Christopher Moore is awesome. Truly. I fell in love with him when I read Bite Me, Lamb, and his Graphic Novel, The Griff (with Ian Corson). Long story short, I’m a fan. If you like comedy, laughing your butt off, France, Artist, Artists, France Artists (you get the picture)–check this one out. And besides, look at the cover. It’s AH-MAZING!! The cover alone is cool, how can you not be tempted to look at this book.
So, Christopher Moore books exhibit the same marvelous virtues. Engaging, deftly limned protagonists whose human failings are always offset by surprising moreal depths, heroes and villains alike. Zippy, jet-propelled plots whose parts are intricately connected and whose endings offer genuine surprises.Sacre Bleu is magical and is an ingenious fantasy just like his other works of art (notice what I did there, ha!).
In July 1890, Vincent van Gogh went into a cornfield and shot himself. Or did he? Why would an artist at the height of his creative powers try to take his life . . . and then walk a mile to a doctor’s house? Who was the crooked little “color man” Vincent claimed was stalking him? And why had Vincent recently become terrified of a certain shade of blue? These questions confront baker-turned-painter Lucien Lessard and bon vivant Henri Toulouse-Lautrec as they seek the truth of their friend’s untimely death, a quest that will lead them on a surreal odyssey through late 19th-century Paris.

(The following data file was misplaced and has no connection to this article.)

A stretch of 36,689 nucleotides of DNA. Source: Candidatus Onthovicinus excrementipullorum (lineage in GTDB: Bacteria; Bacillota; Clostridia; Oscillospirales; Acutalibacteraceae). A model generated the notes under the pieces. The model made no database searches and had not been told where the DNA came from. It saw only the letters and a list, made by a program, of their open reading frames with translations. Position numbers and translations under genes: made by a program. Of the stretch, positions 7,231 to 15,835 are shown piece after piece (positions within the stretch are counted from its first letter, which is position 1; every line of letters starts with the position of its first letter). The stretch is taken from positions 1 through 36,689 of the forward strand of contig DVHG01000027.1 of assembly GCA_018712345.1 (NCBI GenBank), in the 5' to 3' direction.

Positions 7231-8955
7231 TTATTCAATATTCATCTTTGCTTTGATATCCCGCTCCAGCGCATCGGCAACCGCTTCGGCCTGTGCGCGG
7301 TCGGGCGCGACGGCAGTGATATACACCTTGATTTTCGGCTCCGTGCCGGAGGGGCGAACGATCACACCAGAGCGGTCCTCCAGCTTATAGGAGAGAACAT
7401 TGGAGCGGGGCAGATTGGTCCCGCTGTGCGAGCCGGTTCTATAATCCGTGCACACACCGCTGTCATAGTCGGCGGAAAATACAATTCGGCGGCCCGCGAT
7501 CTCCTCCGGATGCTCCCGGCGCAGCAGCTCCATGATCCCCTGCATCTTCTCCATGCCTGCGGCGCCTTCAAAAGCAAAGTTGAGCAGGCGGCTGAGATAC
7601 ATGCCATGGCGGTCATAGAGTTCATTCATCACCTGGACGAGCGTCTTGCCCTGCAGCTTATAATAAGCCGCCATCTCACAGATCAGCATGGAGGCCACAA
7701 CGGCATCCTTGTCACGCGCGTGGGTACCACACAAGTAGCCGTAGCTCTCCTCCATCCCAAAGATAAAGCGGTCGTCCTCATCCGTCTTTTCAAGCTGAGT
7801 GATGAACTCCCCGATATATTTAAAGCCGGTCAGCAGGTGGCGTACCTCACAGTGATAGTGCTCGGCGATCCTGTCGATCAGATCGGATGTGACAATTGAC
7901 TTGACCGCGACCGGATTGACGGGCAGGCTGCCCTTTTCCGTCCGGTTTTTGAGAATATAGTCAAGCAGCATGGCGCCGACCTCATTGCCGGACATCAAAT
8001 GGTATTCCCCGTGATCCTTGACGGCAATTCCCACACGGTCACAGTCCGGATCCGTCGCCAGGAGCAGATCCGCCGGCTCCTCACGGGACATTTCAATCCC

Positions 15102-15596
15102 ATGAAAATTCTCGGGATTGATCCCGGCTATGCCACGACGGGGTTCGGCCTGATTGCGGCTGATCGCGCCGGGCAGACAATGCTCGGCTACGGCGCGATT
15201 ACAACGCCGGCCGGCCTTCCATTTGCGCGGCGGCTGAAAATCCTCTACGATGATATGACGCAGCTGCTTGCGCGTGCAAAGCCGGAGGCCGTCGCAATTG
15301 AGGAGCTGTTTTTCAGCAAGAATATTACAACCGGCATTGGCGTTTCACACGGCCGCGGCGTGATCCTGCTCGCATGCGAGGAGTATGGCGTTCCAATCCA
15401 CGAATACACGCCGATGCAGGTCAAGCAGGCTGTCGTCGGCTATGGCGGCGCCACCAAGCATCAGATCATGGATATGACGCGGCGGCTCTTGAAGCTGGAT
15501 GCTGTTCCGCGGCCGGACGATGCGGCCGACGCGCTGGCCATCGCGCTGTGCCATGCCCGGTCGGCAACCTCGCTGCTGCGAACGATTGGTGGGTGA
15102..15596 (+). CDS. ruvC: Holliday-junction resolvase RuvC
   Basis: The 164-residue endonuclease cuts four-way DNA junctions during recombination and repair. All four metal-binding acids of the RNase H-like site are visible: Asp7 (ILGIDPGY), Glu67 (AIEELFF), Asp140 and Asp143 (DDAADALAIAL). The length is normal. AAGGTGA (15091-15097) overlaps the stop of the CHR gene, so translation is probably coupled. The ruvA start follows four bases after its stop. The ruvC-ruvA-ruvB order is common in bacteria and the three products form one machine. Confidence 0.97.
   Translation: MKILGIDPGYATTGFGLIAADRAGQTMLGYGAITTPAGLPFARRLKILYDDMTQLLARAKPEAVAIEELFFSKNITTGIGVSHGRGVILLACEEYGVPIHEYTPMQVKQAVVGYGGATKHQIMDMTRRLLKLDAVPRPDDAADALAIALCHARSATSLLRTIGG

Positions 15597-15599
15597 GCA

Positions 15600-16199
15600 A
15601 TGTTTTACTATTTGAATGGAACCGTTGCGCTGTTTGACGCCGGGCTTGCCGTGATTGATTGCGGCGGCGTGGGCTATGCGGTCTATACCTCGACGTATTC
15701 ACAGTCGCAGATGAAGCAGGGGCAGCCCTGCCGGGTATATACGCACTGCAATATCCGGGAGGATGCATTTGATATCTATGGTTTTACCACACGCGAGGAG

A delectable confection of intrigue, passion, and art history—with can-can girls, baguettes, and fine French cognac thrown in for good measure—Sacré Bleu is another masterpiece from the one, the only,Christopher Moore.